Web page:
Care Transitions from Hospital to Home: ideal discharge Planning Implementation Handbook



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Strategy 4: IDEAL Discharge Planning (Implementation Handbook)

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Care Transitions from
Hospital to Home:
IDEAL Discharge Planning


Implementation Handbook

logo of the u.s. department of health and human services and logo of the agency for healthcare research and quality (ahrq): advancing excellence in health care. www.ahrq.gov



Table of Contents

Introduction 4


Overview of the IDEAL
Discharge Planning strategy 4

What are the IDEAL Discharge Planning tools? 9

What is the IDEAL Discharge Planning process? 10

What are the resources needed? 10


Rationale for the IDEAL Discharge Planning Strategy 12


What is the evidence for improving discharge planning? 12

What are the key challenges related to discharge? 13

How to prevent adverse events after discharge 16

How does the IDEAL Discharge Planning strategy improve the discharge process? 17

How does engaging the patient and family differ from a typical discharge process? 17

Implementing the IDEAL Discharge Planning Strategy 20


Step 1: Form a multidisciplinary team to identify areas of improvement 20

Engage patients and families and unit staff in the process: Establish a multidisciplinary team 20

Assess family visitation policies 21

Assess current views on the discharge process, including how patients and family members are engaged 21

Recognize challenges in changing staff behavior 22

Set aims to improve discharge planning 23

Step 2: Decide on how to implement the IDEAL Discharge Planning strategy 24

Decide on how to adapt the IDEAL Discharge Planning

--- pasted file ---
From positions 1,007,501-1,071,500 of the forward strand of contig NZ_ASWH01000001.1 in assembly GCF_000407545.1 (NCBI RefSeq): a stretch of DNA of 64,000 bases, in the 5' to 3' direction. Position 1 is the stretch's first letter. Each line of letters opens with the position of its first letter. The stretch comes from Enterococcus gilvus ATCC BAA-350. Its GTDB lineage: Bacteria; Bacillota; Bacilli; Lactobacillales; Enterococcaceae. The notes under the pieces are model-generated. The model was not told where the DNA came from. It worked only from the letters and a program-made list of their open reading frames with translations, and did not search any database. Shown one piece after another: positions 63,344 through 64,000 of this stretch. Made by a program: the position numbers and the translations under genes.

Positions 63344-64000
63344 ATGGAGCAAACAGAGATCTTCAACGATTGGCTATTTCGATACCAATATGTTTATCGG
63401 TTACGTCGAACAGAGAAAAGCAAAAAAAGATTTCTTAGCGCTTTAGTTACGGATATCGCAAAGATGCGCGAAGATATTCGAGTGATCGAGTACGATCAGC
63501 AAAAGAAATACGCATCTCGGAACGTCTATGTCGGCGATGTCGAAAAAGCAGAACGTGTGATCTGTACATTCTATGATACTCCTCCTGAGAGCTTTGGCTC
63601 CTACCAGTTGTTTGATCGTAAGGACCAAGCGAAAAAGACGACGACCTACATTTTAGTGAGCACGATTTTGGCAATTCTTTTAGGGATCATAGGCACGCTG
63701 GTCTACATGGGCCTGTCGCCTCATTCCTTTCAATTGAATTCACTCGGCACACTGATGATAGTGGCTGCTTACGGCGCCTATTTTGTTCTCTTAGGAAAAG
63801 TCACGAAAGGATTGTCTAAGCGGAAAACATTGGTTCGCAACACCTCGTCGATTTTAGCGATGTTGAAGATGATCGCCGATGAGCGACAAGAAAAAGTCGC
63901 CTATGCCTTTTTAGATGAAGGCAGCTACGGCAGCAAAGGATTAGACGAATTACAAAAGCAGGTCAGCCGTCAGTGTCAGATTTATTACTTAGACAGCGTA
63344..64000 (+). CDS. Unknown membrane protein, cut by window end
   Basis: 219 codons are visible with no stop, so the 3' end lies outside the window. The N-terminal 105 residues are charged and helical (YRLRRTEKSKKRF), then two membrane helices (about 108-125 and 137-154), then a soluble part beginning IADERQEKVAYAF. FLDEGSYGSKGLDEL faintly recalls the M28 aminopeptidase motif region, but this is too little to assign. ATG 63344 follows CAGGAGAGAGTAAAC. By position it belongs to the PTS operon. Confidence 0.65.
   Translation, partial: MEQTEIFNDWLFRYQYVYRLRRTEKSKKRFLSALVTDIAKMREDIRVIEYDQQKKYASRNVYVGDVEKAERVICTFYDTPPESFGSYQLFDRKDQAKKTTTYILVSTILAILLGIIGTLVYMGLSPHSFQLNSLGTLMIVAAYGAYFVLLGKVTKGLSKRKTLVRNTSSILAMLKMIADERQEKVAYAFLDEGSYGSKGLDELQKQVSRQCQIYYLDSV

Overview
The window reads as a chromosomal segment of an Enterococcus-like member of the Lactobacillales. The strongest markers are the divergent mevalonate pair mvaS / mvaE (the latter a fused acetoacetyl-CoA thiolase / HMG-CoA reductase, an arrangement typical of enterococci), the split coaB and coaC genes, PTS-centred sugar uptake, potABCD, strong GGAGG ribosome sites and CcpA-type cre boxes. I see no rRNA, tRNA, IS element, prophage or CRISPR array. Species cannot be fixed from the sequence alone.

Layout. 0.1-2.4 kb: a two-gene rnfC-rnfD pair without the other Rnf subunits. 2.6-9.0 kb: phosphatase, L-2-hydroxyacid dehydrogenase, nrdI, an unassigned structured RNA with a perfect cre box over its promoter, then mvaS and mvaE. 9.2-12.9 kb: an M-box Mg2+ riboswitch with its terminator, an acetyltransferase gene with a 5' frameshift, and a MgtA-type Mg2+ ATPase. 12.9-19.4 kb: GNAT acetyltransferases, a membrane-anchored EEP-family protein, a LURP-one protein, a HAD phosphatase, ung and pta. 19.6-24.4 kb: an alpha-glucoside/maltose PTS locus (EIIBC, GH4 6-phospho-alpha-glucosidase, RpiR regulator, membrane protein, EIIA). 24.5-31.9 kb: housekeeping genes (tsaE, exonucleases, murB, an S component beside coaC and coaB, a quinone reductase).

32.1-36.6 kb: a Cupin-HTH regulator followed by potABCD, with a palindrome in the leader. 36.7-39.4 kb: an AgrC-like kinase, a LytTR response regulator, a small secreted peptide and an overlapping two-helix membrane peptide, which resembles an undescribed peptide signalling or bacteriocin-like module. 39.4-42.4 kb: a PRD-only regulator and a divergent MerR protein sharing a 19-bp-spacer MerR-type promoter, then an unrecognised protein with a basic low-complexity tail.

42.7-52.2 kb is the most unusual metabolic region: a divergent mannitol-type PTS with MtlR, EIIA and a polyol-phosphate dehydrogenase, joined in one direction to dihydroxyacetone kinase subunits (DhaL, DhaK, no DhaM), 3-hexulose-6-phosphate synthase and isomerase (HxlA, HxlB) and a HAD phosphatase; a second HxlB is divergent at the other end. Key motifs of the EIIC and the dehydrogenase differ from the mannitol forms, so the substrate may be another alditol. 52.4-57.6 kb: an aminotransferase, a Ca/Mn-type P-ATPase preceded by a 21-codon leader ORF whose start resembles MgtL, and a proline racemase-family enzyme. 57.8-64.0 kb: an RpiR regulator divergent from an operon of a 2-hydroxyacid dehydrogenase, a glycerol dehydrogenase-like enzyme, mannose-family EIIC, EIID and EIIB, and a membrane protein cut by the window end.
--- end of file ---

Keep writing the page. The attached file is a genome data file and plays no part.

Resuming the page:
process for your hospital 24

Step 3: Implement and evaluate the IDEAL Discharge Planning strategy 27

Inform staff of changes 27

Train staff 27

Distribute tools and incorporate key principles into practice 28

Assess implementation intensely during the first month and periodically after that 28

Get feedback from nurses, patients, and families 28

Refine the process 28


Case Study
on IDEAL Discharge Planning:
Advocate Trinity Hospital 29

References 31








Interested in
improving transitions from hospital to home?


Read this handbook for detailed instructions on how to adapt and implement the IDEAL Discharge Planning strategy at your hospital.

Introduction


The Guide to Patient and Family Engagement in Hospital Quality and Safety is a resource to help hospitals develop effective partnerships with patients and family members with the ultimate goal of improving multiple aspects of hospital quality and safety.1

Discharge from hospital to home requires the successful transfer of information from clinicians to the patient and family to reduce adverse events and prevent readmissions. Engaging patients and families in the discharge planning process helps make this transition in care safe and effective.

This handbook gives an overview of and rationale for the IDEAL Discharge Planning strategy. It also provides step-by-step guidance to help you put this strategy into place at your hospital and addresses common challenges. Throughout this handbook, we include examples and real-world experiences from Advocate Trinity Hospital in Chicago, IL, which implemented IDEAL Discharge Planning as part of a year-long pilot project.

Overview of the IDEAL
Discharge Planning strategy


The goal of the IDEAL Discharge Planning strategy is to engage patients and family members in the transition from hospital to home, with the goal of reducing adverse events and preventable readmissions. The IDEAL Discharge Strategy can be used on its own or in conjunction with other initiatives, including RED (Re-engineering Discharge), the Care Transitions program, and BOOSTing (Better Outcomes for Older Adults Through Safe Transitions) Care Transitions.

The IDEAL Discharge Planning strategy highlights the key elements of engaging the patient and family in discharge planning: